Greenstreet by Riverside Church - Peregrine Falcons in New York City
This greenstreet, located between 102th and 122nd Streets and Riverside Drive, is a prime spot in New York City for sighting peregrine falcons. The reemergence of the peregrine falcon (Falco peregrinus) in North America is one of the environmental movement’s greatest success stories. Until the middle of the 20th century, the crow-sized, dark-capped, blue-gray peregrines ruled the skies and rocky mountaintops from Alaska all the way to Georgia, preying on smaller birds such as sparrows and pigeons. One of nature’s most skilled hunters, the peregrine falcon dive-bombs its prey at speeds of up to 200 miles per hour. Capable of flying at speeds of up to 60 miles per hour in level flight, the peregrine is one of the world’s fastest birds.
But in the 1950s and ‘60s, the chemical dichlorodiphenyltrichloroethane (DDT), used widely in agricultural pesticides, found its way up the food chain. The sparrows, pigeons, and other small birds that peregrines hunted fed on insects contaminated with DDT. Due to the process of biomagnification, DDT accumulated in the peregrines, causing their eggs to become too weak to even support the weight of the mother incubating her eggs. The eggs shattered before fledglings could hatch. By the time DDT was finally banned in 1972, there was not a single peregrine falcon left east of the Mississippi.
When the Endangered Species Act was passed in 1973, peregrine falcons were one of the first species to receive protection. Restoration efforts were launched throughout the 1970s and ‘80s; during that time, 150 young captivity-bred Peale’s peregrine falcons (the eastern peregrine subspecies being extinct) were released in New York State, to reclaim nesting sites in the rocky peaks and crags of the Adirondacks and Hudson River Palisades.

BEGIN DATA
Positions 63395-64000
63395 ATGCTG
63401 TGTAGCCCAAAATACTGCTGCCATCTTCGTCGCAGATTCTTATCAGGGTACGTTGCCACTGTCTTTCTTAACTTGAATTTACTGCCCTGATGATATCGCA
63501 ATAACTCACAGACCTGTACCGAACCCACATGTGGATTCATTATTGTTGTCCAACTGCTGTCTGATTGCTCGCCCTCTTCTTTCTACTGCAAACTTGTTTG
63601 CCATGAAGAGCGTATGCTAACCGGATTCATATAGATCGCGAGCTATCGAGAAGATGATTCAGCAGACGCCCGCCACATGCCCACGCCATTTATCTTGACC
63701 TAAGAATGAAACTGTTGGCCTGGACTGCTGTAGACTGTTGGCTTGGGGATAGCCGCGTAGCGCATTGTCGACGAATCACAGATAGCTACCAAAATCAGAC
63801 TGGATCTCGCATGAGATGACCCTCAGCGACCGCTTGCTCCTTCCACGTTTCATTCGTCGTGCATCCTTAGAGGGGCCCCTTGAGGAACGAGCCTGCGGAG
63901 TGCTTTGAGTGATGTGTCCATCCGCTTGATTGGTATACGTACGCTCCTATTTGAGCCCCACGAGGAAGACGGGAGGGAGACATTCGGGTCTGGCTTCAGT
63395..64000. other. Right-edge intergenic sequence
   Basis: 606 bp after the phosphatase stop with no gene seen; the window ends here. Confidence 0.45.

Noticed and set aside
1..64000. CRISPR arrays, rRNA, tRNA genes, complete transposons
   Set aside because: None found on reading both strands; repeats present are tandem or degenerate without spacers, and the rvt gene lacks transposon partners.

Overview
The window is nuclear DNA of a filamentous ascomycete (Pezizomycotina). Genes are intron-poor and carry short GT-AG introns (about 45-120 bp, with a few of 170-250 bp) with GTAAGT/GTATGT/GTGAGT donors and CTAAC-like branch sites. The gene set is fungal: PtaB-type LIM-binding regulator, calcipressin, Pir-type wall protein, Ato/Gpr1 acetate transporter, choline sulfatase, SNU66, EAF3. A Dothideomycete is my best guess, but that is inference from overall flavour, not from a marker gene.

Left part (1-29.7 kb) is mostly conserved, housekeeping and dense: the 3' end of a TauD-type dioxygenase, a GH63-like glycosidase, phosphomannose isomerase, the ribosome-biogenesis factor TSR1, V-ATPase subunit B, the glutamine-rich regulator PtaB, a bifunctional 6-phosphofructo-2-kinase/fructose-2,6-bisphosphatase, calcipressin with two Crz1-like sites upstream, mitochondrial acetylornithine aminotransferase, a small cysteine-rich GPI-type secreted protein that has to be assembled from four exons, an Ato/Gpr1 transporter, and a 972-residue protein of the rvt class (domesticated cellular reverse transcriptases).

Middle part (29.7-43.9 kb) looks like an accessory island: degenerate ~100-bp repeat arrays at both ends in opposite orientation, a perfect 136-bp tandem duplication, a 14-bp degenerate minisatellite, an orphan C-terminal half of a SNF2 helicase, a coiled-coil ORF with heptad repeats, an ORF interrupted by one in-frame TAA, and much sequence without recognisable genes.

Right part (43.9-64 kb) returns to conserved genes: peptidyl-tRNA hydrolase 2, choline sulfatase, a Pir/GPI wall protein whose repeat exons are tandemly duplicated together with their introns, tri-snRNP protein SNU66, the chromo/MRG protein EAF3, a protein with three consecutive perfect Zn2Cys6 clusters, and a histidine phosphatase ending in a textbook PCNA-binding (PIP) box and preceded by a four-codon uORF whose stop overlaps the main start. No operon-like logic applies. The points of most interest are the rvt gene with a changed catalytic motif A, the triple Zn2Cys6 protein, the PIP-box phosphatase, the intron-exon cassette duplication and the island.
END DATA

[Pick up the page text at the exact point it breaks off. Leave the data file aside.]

Over the years, peregrines have moved farther and farther into New York City, taking up residences on the exteriors of skyscrapers and bridges. Pairs of peregrine falcons have been found nesting on the window ledges of such buildings as the Metropolitan Life Building (1 Madison Avenue), the Bank of New York (48 Wall Street), and the St. Regis Hotel (2 East 55th Street) in Manhattan. In addition to the Verrazano Narrows and Throgs Neck bridges, peregrines have been seen on the Manhattan tower of the Brooklyn Bridge, as well as on an old gun turret on the Marine Parkway. A peregrine was once even spotted above Times Square. These man-made aeries provide perfect residences for the birds – isolated, easily approachable by air, and with great views of territory and of prey.
By 1999, the peregrine falcon had recovered sufficiently to be moved off the Endangered Species List. Over 145 falcons have been successfully hatched and banded by biologists in New York City since 1983, and have been found raising their own families as far away as Baltimore and Wisconsin.
Directions to Riverside Park
Know Before You Go
There are currently 2 service interruptions affecting access within this park.
NYC Parks has removed slides in this park due to a manufacturer recall. The manufacture is currently working on an improved design and redesigned slides will be installed as soon as possible.
West 79th Street Boat Basin
Attention Boaters: Due to repairs to an underwater high voltage cable there are currently no transient moorings available at the Boat Basin. Please contact the Dockmasters office at 212-496-2105 or VHF Ch09 for more information and alternatives. We apologize for any inconvenience.
Anticipated Completion: Fall 2017
- NYC PARKS ANNOUNCES SLATE OF SPRING AND SUMMER PUBLIC ART EXHIBITIONS AROUND THE CITY
- NYC PARKS COMPLETES RECONSTRUCTION OF HISTORIC 79th STREET BOAT BASIN A-DOCK
- NYC Parks Celebrates Joan Of Arc Statue Centennial—First Ever Statue Of A Woman Erected In An NYC Park